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Archive for March, 2012

As governor, legislature fight for ferry fares, business owners worry

Thursday, March 8th, 2012

SOUTHPORT, NC (WWAY) — It hasn’t happened yet, but riding a ferry in North Carolina could soon cost more.

The legislature required the Department of Transportation to raise more revenue from ferry riders, but a recent executive order by the governor has temporarily stopped that plan. People in southport are still worried about the possibility of a hike.

“Part of the charm of Southport is having that ferry and being able to take that over to the aquarium, going over and seeing what’s going on over in carolina beach,” Southport business owner Emily Giles said.

But is it quite as charming if the price is more expensive?

New rates were supposed to take effect April 1. The increase would double the fare on the Southport-Fort Fisher ferry from $5 to $10 each way per car.

“Even with rising gas costs, I think double is just too aggressive, and I think the state should find more clever ways to make up for the budget differences,” ferry passenger Rachel McPherson said.

An executive order from Gov. Bev Perdue has temporarily stopped the hike from happening. The DOT says it is in a holding pattern, because it wants to follow the law and the governor’s order, leaving open the option of going with the proposed rate.

Passengers on the Southport-Fort Fisher Ferry are not the only ones upset about the possible toll increase.

“I think it will have an impact on our business, especially in the summer,” Southport business owner Barbara Pascucci said. “We have many tourists who tell us that when they have company they want to bring their people here, but the people love to ride the ferry. They will not drive down.”

Downtown Southport business owners say that if that price changes at all, fewer people will come aboard the boat and their business.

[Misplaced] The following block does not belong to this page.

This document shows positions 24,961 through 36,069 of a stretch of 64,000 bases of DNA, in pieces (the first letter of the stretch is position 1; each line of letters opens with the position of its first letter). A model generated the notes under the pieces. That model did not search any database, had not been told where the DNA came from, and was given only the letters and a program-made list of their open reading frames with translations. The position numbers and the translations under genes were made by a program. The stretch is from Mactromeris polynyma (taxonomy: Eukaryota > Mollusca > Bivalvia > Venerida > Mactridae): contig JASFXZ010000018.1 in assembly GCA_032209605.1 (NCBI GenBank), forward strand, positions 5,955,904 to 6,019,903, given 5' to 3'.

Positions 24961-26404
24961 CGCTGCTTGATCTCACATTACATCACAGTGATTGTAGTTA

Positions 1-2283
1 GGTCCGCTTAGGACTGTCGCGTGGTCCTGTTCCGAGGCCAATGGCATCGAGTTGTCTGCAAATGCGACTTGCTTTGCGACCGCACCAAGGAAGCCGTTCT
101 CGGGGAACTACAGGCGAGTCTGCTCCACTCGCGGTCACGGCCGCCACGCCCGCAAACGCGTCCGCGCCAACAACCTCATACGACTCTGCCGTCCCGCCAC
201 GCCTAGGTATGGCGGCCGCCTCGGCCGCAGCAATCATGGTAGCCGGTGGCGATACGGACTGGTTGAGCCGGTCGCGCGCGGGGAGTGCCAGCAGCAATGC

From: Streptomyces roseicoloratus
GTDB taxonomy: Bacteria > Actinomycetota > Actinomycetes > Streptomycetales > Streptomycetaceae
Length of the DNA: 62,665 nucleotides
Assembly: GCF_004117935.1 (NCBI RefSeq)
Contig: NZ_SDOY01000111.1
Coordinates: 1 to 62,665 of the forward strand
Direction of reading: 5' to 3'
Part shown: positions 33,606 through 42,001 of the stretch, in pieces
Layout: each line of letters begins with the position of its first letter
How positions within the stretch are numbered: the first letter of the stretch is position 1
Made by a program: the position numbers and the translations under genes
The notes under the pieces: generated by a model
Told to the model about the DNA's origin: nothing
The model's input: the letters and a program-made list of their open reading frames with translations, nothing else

“By raising that cost we fear that those visitors aren’t going to come over to southport as often, so I just keep my fingers crossed that the price doesn’t go up,” Giles said.

Ferry tolls were on the agenda at a state House Appropriations Subcommittee meeting today. Lawmakers were expected to discuss whether the governor has the legal authority to block the increases.

More: continued here

Bypass work severs Goodman Road

Thursday, March 8th, 2012

Road closing to build part of Wilmington Bypass

More: continued here

ONLY ON 3: Wilmington voters tepid on City Council, warming to CFPUA

Thursday, March 8th, 2012

WILMINGTON, NC (WWAY) — We’re taking a closer look at an exclusive poll that reveals what Wilmington voters think about some major issues in our city, namely, the job City Council is doing, as well as what voters
think about the CFPUA.

The current Wilmington City Council has been in office for just three months. When asked whether voters approve or disapprove of the job it is doing 40 percent gave council the thumbs up. More than 50 percent though, are not happy.

“I guess 40 percent is a pretty good number that approve,” Councilwoman Laura Padgett said. “I’m not sure it’s a real number. I think polls can be directed by the way questions are answered.”

CLICK FOR FULL RESULTS AND CROSSTABS

Voters were also asked if City Council is responsible or irresponsible when determining how to use taxpayer dollars. Again, not glowing reviews. Nearly 50 percent of those polled said “irresponsible.”

“I feel like we are elected to make our best judgement in how we use the money,” Padgett said. “I feel like we need to be very careful. I look at it as other people’s money, which makes it more important to me than how I might spend my own money.”